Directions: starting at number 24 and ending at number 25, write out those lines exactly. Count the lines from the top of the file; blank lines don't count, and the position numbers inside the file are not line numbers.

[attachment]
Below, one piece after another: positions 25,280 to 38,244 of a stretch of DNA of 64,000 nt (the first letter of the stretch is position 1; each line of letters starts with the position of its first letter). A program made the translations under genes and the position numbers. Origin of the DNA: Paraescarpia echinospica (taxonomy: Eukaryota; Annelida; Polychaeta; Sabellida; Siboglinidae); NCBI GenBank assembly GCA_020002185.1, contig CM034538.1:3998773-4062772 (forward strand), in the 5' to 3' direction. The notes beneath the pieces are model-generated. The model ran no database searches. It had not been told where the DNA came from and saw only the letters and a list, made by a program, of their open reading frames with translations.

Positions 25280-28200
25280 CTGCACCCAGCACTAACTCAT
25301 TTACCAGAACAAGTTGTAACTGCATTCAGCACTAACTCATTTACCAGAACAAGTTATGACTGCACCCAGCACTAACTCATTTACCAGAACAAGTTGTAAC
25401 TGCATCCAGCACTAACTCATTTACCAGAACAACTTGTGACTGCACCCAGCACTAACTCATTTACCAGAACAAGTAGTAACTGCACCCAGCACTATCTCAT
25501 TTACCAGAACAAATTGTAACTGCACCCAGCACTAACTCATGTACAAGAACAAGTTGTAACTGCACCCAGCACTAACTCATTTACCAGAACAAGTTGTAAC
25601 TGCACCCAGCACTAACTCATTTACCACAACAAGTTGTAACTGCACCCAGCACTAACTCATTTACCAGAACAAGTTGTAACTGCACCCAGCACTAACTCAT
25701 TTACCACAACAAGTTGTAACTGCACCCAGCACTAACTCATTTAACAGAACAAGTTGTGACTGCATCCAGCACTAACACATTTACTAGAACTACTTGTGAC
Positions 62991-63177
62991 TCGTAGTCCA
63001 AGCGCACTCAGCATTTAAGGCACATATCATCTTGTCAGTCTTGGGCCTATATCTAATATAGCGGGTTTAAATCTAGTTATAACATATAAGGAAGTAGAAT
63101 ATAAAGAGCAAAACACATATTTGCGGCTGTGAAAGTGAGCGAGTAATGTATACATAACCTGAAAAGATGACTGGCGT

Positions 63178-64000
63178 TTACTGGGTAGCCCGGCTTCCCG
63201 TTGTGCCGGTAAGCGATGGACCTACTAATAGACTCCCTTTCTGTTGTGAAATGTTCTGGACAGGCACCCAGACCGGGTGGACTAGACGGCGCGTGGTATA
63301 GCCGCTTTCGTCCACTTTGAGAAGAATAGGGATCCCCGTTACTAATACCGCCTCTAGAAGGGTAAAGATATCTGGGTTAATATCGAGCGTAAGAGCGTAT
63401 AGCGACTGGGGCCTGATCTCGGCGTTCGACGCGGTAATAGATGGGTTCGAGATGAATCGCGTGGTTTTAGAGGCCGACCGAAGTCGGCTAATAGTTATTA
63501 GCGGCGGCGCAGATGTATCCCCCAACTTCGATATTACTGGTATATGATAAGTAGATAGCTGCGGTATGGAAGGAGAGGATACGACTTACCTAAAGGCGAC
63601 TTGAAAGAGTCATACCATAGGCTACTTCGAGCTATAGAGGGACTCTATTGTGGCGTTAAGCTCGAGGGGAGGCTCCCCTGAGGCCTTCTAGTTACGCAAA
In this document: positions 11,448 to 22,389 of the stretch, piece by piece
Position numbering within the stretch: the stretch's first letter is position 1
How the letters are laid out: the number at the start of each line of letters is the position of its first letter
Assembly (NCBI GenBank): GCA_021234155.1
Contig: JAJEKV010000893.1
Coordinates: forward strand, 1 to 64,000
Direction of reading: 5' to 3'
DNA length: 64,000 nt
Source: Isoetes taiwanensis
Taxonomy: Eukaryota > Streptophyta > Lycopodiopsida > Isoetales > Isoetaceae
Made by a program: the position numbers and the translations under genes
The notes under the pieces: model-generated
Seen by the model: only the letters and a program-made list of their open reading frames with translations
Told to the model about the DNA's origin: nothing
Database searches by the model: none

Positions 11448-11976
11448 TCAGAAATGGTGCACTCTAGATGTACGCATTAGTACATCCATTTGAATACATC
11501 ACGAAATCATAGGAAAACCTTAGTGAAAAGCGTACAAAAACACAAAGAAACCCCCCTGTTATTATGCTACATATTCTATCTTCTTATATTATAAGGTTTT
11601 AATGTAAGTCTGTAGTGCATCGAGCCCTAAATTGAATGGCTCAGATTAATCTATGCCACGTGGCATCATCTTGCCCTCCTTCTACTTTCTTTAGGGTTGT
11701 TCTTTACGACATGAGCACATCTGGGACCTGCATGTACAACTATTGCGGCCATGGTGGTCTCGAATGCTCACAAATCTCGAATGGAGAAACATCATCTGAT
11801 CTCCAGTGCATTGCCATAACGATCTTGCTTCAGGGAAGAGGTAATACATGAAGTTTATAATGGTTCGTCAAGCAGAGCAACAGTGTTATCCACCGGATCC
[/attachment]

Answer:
Contig: JAJEKV010000893.1
Coordinates: forward strand, 1 to 64,000